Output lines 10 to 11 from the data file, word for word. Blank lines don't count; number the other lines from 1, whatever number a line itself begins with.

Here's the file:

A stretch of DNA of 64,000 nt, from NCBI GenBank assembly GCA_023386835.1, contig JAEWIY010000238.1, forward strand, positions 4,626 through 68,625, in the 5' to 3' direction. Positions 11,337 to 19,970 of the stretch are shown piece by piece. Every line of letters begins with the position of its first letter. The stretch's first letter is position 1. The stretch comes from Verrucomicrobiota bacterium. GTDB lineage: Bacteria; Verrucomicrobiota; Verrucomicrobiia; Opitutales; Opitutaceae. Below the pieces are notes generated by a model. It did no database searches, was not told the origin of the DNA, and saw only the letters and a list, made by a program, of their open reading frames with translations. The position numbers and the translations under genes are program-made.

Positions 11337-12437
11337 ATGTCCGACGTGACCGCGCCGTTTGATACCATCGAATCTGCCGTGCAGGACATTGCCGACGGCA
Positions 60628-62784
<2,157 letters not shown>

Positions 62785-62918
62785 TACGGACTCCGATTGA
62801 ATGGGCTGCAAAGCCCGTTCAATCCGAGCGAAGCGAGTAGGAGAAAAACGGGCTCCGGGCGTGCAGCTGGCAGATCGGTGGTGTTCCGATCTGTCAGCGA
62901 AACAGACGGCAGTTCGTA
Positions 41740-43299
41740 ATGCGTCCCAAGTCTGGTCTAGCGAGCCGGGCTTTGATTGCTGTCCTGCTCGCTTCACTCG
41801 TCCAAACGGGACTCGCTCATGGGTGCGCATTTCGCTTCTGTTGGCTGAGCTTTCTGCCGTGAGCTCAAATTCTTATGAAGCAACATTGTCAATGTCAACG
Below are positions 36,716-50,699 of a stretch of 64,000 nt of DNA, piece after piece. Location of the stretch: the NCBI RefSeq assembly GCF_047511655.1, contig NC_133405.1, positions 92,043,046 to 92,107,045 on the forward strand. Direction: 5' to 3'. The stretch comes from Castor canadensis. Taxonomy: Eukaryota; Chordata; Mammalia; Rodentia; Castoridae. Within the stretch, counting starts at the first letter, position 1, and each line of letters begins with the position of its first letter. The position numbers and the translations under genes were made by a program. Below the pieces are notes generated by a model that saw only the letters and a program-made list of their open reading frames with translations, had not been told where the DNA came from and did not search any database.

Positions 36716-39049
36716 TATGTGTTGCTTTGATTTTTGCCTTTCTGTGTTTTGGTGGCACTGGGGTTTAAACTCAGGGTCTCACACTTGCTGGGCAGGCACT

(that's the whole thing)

Positions 41740-43299
41740 ATGCGTCCCAAGTCTGGTCTAGCGAGCCGGGCTTTGATTGCTGTCCTGCTCGCTTCACTCG